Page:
Libya Faces Long Wait to Resume Oil Exports -BP Economist
Stephen Bell, The Wall Street Journal, April 11, 2011
It may take years for war-torn Libya to resume significant oil exports, placing further upward pressure on already high oil prices, a leading industry economist said Monday.
The cessation of exports from Libya is a “dangerous situation” for the oil market, which is already struggling to keep up with demand growth for the fuel, BP PLC (BP) Group Chief Economist Christof Ruhl said.
“For all intents and purposes Libyan exports–1.3 million barrels per day–are gone,” he told reporters on the sidelines of an industry conference.
Other OPEC producers, such as Saudi Arabia, have tried to compensate for the Libyan outage, but Ruhl doesn’t believe the “current increases are enough” to cover recent demand growth.
“So you have an upwards drift on (oil) prices,” he said.
While it is difficult to gauge the damage to Libya’s infrastructure from the current unrest, historically, it is surprising how long production can take to resume in countries affected by civil unrest, he said.
“It always takes years, not months, to come back.”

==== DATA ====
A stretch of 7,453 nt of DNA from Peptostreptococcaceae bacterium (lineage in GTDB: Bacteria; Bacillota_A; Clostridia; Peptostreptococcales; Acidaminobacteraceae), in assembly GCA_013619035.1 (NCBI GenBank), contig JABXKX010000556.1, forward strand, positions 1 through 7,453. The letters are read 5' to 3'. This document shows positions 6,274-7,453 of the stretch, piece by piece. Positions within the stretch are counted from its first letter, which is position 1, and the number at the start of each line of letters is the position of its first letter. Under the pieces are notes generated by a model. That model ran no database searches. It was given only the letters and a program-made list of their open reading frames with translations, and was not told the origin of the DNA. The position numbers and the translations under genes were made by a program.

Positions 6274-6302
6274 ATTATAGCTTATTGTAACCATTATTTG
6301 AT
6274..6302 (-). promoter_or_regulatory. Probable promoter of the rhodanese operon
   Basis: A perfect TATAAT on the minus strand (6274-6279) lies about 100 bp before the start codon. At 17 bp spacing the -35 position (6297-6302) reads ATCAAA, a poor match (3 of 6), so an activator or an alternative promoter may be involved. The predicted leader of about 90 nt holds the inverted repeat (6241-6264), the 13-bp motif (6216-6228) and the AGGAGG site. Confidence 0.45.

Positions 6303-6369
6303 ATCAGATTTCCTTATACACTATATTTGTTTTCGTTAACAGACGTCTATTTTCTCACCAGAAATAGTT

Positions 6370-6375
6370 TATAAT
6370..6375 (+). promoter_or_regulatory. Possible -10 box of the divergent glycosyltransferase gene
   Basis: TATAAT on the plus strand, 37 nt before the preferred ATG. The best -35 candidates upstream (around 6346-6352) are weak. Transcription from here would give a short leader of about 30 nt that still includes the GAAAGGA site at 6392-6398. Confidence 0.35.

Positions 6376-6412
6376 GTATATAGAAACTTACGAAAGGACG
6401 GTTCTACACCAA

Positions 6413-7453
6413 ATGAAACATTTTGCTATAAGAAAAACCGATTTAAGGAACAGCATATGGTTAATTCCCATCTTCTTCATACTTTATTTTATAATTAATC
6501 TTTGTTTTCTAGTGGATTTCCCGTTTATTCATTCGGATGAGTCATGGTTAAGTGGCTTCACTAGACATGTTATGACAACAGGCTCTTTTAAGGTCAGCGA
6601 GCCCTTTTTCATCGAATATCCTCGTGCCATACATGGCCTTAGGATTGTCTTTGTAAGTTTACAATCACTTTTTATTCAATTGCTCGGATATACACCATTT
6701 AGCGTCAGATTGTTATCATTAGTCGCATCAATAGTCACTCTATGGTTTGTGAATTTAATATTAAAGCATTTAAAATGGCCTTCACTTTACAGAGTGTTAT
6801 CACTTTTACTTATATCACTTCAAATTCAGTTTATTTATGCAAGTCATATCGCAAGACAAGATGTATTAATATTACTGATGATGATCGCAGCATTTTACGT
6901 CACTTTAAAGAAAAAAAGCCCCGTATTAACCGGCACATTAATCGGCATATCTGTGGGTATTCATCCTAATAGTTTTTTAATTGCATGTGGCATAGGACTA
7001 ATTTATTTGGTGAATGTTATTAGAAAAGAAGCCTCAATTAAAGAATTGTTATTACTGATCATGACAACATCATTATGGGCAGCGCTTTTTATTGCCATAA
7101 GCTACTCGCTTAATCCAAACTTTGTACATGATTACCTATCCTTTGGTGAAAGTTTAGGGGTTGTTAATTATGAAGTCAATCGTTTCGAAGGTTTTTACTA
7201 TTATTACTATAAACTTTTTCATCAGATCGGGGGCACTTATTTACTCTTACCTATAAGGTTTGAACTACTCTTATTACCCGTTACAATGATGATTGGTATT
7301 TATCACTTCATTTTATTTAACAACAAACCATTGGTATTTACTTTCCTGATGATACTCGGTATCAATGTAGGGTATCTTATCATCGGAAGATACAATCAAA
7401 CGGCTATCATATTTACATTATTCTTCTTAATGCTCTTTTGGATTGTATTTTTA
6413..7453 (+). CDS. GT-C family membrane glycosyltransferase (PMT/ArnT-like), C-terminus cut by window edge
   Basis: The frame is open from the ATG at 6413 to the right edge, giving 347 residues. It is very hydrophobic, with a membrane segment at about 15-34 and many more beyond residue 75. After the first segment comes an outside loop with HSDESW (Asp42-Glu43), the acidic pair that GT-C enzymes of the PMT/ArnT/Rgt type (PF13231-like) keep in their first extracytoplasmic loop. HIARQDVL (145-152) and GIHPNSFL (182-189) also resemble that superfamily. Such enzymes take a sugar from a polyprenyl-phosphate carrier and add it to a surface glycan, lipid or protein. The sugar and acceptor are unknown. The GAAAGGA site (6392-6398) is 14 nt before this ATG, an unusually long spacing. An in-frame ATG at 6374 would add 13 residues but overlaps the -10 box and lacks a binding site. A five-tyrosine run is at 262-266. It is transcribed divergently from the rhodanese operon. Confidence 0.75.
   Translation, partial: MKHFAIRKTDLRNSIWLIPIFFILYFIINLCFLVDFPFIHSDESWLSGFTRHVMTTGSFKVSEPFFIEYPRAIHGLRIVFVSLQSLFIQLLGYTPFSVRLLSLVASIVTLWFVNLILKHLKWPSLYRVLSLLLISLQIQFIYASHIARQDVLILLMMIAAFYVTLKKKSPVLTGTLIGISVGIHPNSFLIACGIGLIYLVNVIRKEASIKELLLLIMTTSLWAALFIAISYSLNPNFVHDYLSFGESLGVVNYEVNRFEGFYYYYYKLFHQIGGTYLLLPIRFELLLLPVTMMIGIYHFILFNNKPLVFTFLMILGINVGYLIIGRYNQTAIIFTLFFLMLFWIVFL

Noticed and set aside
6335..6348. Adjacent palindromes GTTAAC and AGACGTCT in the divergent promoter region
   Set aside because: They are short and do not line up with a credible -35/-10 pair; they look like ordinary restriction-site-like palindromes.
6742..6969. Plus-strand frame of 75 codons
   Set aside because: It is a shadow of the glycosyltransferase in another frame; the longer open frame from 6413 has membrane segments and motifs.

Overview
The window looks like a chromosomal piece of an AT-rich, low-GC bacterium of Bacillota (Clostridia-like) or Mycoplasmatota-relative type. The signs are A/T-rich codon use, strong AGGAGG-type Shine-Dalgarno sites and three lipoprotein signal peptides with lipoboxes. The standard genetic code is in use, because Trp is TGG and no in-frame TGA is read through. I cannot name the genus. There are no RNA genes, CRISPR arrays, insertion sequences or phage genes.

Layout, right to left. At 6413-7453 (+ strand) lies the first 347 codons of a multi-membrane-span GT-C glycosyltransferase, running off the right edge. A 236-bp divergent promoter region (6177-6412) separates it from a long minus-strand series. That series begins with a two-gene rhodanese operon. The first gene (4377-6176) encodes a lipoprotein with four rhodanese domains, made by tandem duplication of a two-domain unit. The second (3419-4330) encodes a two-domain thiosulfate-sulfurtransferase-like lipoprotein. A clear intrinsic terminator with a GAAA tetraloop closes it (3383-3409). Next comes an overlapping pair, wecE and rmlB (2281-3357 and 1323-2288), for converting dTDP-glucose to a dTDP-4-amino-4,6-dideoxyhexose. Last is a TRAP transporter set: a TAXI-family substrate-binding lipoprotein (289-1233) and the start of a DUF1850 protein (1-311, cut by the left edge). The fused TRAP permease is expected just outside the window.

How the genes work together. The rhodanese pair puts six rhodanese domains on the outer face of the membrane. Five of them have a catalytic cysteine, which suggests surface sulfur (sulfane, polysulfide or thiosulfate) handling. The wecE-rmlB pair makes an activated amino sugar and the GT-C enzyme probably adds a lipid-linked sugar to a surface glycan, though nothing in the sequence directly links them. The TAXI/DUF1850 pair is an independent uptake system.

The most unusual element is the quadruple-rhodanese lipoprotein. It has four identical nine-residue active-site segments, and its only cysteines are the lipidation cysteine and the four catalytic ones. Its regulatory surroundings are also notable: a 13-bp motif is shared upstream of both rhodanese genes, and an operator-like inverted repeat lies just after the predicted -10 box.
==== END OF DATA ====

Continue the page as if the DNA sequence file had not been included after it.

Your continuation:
Libya will be hit by uncoordinated shutdowns, infrastructure damage and the fleeing of oil workers from the country, he said. “There are lots of reasons to be wary.”
Ruhl also said the global economy faces a “toxic” situation this year due to record-high oil prices combined with the start of a tightening cycle in interest rates.
“The combination is troublesome. and it is more troublesome for the U.S. than most other countries because they are more sensitive to oil price increases,” he said.
Benchmark light, sweet crude for May delivery on the New York Mercantile Exchange was down 31 cents to $112.48 in Asian trade, after soaring to its highest level in more than two years in U.S. trade Friday.